First the British women, now the US women: Women's soccer is taking big steps towards fair pay for both men and women. From now on the US association pays women the same amount as men. Led by dazzling Megan Rapinoe, the women's soccer players won a settlement according to which the association must pay out 22 million U.S. dollars directly to the players - 2 million will end up in a fund. In the future, men and women will receive the same salary, and tournament bonuses, for example at World Cups, will also be equalized. However, this will then even give the women an advantage: because while the U.S. men have not yet achieved almost anything internationally, the women are already multiple Olympic and world champions. "This is such a monumental step forward in feeling valued and respected," said national player Alex Morgan.
"Breasts of all shapes and sizes deserve support and comfort tailored to them. That's why our new sports bra range includes 43 styles, so everyone can find the right sports bra for them." With these words, Adidas accompanies its recently launched campaign and the accompanying photo, which shows female bare breasts. Because when it comes to sports, everyone should feel free and be inspired by what their body can do, it continues. And that definitely includes a well-fitting sports bra - every female athlete knows that! Even if the photo evokes different reactions: we think it's insanely important to talk about body positivity. And hey, who already has the perfect (real) bust?
For decades, the sports business was a male domain. But with the change in society, the sports industry is also being vigorously shaken up. This is also because women represent an increasingly financially strong group of buyers. "The sports business - like many other industries - is experiencing increasing target group segmentation," says marketing expert Daniel Macaulay. Even governments are now decidedly targeting women, reports Macaulay, who brought back an example from the British Isles: the campaign "This Girl Can".
According to consulting firm Deloitte.women's sports will earn more than one billion US dollars worldwide in the coming years. While the value of the entire sports industry is estimated at nearly $500 billion, Deloitte nevertheless predicts that women's sports will see more monetization in the future.
Clearly, the motherland of soccer is a big step ahead here: In England, there is from the next season for Professional female soccer players an extended maternity leave. Women players will then be entitled to 14 weeks maternity leave with full pay and bonuses, after which they can still receive the statutory rate. Even before that, the English women's soccer had negotiated an approximation of their salaries to those of the men.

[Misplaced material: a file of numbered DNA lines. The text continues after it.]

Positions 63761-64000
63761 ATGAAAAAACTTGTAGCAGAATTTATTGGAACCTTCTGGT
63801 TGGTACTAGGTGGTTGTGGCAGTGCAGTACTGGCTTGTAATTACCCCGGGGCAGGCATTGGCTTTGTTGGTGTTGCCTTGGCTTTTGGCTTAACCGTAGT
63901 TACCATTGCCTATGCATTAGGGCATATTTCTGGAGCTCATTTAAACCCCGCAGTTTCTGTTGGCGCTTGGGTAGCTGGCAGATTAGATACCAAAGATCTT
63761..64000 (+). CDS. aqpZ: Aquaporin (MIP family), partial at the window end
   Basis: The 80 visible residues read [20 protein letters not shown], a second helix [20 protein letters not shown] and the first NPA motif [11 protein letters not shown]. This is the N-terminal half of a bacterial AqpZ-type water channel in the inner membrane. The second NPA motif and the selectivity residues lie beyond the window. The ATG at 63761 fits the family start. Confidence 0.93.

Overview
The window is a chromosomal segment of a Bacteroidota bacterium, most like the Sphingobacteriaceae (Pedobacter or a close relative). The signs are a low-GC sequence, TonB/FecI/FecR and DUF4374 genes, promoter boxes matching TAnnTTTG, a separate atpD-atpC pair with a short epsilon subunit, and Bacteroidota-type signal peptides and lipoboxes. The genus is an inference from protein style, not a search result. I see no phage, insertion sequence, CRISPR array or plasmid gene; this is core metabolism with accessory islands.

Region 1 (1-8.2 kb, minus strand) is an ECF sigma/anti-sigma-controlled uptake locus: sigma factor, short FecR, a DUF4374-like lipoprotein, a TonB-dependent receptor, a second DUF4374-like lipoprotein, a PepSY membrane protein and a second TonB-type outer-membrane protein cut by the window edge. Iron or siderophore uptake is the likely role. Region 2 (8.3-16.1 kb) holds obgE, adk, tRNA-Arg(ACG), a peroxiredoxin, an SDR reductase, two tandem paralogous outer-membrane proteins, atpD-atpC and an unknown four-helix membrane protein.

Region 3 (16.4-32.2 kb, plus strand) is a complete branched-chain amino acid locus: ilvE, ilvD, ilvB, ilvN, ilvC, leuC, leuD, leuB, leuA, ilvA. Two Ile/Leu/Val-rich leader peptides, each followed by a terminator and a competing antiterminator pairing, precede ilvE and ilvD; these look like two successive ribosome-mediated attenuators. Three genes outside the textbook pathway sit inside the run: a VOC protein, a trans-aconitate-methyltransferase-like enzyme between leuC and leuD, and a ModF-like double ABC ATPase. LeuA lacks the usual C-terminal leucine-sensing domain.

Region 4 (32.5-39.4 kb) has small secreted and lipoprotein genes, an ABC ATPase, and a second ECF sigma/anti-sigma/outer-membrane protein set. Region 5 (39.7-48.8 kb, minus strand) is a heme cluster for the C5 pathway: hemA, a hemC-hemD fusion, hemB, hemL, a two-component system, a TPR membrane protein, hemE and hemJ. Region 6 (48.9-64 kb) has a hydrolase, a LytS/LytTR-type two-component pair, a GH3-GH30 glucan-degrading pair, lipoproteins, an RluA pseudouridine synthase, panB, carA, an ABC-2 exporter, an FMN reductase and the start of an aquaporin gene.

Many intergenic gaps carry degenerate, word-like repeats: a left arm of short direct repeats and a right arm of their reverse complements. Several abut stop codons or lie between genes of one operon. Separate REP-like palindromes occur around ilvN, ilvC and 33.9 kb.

For some companies, the female target group is already moving more into focus: instead of integrating collections for women into their existing program, they are founding a new brand - such as the Oberalp Group (including Salewa, Dynafit, Wild Country, Evolv or Pomoca). LaMunt is the name of the new brand: sustainable and thought-out by women for women. The first collection is now in stores. The initiator of LaMunt is Ruth Oberrauch. She has been working in the family business of her father, Heiner Oberrauch, since 2010. That's why it's also her perspective on mountain sports that flows into the new Oberalp brand: Function is important, she says, but a certain finesse and aesthetics must be just as important. "I often missed the female interpretation," says Oberrauch. LaMunt now does that differently.
Showing attitude, strengthening public perception, bringing the community together and inspiring enthusiasm for the topic. That is the central concern of an online campaign of the German Football Association (DFB), which was launched in May 2021. Behind the title "Soccer, the (feminine)" stands for the idea that much of what makes soccer soccer is feminine: The technique, the enthusiasm, the community, the tactics - these are feminine terms. The dictionary, however, locates soccer, the, masculine - with this assignment is played in the context of the campaign.
The "100% Women Peak Challenge" aimed to have all-women rope teams climb the 48 highest peaks in the Swiss Alps. It ran from March 8 to September 8, 2021, with more than 700 female climbers from 20 countries climbing all 48 of Switzerland's four-thousand-meter peaks. Partners of this challenge initiated by Switzerland Tourism were the Swiss Alpine Club SAC, the Swiss Mountain Guides Association and the Swiss outdoor brand Mammut. Die deutsche Outdoor-Sportlerin Caja Schöpf beispielsweise bestieg zwei Viertausender: die Jungfrau und den Mönch. She was also an ambassador for the Challenge, and wants to motivate other women with her commitment.